3. Effects on Relationships

Addiction doesn’t just affect the individual. Their families and friends also suffer as they watch their loved one struggle with the disease. Addiction changes people; it changes their personality, how they communicate, and how they live. Alcohol effects on social life are unavoidable, and when an addict’s social circle dwindles as a result of their addiction, it can cause further emotional issues.

Signs of alcoholism vary from person to person, and each one may react to addiction in a different way. Some may become docile and sleep for long periods, whereas others become argumentative and engage in destructive behaviors. As a family member, watching someone you love struggle with an addiction is extremely difficult. But the longer the signs exist, the worse the disease will become, so it’s so important to try to get an alcoholic the help they desperately need.

4. Legal Consequences of Alcohol Abuse

Alcoholism can cause the individual to run the risk of developing legal issues [2]. Many addictions lead to serious criminal behavior, because substances can alter a person’s way of thinking and dealing with situations. 

Some of the most common alcohol-related offenses include:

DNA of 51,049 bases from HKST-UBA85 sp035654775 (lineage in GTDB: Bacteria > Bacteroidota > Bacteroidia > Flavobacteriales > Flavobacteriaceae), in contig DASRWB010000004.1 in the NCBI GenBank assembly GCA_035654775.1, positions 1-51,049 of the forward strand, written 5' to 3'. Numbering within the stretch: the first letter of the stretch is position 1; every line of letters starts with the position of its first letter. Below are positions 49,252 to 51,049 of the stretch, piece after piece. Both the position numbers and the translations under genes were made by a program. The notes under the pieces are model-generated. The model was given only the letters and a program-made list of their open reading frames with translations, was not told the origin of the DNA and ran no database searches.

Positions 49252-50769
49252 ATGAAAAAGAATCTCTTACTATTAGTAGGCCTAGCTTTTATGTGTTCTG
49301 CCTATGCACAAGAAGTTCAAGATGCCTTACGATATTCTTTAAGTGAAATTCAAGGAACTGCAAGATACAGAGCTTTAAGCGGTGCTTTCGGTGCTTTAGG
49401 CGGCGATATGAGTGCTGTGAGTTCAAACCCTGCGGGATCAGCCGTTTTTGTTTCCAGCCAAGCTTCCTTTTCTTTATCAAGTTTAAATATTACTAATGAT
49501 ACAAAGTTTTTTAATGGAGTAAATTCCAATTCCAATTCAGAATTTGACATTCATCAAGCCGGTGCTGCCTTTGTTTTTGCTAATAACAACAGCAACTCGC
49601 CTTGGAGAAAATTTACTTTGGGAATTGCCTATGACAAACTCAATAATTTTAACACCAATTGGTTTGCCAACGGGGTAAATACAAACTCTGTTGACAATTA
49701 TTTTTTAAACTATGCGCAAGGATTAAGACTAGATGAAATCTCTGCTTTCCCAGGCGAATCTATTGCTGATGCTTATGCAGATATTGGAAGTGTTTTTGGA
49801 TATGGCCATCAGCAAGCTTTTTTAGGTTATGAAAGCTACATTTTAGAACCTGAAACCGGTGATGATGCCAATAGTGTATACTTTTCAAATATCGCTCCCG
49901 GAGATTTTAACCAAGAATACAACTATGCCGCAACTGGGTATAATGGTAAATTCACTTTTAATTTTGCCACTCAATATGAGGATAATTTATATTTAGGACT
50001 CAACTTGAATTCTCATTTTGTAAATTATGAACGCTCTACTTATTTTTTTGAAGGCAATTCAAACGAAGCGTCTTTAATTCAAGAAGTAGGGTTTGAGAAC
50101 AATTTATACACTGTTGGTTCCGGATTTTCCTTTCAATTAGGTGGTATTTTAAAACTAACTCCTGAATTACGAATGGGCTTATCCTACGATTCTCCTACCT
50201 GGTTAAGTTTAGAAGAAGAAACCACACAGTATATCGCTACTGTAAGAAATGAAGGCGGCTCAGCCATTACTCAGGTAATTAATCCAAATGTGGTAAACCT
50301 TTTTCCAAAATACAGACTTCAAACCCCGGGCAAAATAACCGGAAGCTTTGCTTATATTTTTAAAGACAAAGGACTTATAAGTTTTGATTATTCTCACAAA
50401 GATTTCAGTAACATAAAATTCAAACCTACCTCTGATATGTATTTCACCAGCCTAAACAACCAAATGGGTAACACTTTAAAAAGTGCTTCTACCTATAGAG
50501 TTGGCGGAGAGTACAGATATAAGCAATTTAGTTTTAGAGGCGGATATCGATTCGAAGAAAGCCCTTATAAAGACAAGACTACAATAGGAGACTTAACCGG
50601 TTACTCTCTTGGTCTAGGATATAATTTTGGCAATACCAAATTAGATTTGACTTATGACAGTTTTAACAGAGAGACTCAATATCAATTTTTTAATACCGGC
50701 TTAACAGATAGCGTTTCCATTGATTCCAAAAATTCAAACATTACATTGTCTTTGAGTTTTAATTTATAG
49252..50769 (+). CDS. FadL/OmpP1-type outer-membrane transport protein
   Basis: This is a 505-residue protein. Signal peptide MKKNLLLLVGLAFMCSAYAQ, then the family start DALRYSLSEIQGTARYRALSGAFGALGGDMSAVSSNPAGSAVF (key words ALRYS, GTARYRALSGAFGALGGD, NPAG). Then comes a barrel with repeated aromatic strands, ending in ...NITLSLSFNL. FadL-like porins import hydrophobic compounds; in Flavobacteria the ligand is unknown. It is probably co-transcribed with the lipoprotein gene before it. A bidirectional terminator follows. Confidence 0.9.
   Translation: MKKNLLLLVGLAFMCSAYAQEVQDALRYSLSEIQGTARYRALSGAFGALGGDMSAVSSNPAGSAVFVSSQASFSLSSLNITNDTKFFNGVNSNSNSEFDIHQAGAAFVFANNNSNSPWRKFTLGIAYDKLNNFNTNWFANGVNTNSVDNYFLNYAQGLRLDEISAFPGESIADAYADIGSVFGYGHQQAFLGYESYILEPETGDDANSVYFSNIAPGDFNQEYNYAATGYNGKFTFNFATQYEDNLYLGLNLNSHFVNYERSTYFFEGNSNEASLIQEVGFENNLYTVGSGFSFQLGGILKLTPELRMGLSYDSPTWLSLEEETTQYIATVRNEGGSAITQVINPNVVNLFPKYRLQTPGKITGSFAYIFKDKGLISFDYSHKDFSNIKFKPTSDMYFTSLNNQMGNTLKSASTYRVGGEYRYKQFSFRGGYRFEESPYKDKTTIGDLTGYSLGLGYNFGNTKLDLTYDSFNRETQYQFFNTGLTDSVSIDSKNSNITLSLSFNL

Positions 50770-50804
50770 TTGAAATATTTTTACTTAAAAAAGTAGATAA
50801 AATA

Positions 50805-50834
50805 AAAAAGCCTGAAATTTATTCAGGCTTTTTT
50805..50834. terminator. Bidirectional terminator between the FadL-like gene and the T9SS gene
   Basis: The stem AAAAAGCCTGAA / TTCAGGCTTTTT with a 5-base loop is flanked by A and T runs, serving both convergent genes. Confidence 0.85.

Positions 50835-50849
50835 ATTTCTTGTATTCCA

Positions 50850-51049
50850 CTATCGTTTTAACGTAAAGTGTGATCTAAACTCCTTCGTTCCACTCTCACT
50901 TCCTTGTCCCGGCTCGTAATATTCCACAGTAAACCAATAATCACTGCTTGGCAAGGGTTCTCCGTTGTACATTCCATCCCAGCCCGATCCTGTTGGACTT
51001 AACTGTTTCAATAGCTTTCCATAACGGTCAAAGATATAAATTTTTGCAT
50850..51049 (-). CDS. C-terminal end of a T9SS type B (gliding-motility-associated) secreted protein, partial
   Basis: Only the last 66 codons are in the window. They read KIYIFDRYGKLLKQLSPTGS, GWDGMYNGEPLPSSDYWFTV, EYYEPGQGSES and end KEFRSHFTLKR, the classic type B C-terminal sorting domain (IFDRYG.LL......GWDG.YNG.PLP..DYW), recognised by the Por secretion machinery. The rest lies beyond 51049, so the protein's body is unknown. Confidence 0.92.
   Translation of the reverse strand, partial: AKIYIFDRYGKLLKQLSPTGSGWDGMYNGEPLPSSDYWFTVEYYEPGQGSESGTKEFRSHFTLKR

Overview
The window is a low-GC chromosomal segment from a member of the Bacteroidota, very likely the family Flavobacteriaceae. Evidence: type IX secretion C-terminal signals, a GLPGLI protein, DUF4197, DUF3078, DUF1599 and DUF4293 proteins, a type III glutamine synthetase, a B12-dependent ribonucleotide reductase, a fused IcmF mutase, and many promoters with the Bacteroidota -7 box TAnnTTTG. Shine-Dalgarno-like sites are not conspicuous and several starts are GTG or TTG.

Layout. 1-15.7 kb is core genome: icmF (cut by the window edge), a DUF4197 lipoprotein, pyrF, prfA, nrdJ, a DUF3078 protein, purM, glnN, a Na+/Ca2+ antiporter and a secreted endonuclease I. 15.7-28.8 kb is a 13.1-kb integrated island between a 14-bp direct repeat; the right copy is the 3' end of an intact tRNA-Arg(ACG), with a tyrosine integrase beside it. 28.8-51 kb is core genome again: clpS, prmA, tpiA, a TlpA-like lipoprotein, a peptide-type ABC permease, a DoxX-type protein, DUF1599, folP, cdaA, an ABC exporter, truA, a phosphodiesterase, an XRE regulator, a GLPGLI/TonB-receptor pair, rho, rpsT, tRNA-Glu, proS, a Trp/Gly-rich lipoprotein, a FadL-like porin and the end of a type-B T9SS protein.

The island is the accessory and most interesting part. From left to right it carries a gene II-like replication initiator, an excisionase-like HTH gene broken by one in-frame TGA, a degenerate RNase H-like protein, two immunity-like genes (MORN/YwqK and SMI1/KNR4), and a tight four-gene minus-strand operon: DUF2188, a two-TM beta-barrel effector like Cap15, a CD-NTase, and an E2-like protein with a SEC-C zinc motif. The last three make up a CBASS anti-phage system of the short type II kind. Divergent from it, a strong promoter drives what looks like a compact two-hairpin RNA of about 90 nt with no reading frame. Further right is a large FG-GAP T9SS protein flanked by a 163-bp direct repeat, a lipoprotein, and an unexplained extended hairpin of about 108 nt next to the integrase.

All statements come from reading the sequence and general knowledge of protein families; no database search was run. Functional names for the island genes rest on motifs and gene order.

• Theft
  • Disorderly conduct
  • Illegal Driving
  • Property damage
  • Assault

If an individual is charged with a crime that resulted from them abusing a substance, that could further exacerbate their legal troubles. The only way to prevent these legal troubles is to seek help.

5. Alcoholism Progressively Gets Worse

Alcohol addiction is a progressive disease that only gets worse if left untreated. The effects of chronic alcohol abuse on the body are dangerous and potentially fatal. When someone continues to abuse alcohol for a long period, they are essentially poisoning their body. The medical term for untreated alcohol addiction is “alcohol poisoning” due to the level of toxic poisons that have wreaked havoc on the mind and body. When an addiction goes unchecked, it only leads down a darker path where the individual continues to consume dangerous levels while their health deteriorates.

Summary: The Short Term and Long Term Effects of Alcohol Addiction

Now that you understand the grave consequences of alcoholism, it’s important not to delay getting help if you have a drinking problem. Every day under the control of alcohol addiction will increase the damage to your body and life. Seeking help immediately can prevent serious short and long term effects of alcohol abuse, and reduce irreparable damage to you and your loved ones.

Alcoholism won’t get better over time or taper off; it needs to be dealt with by professionals who know the best way to help. Don’t put off treatment because of fear; substance abuse professionals won’t judge you and they genuinely have your best interest in mind.

If you have any questions or would like to learn more about getting on the path to recovery, please contact our team today.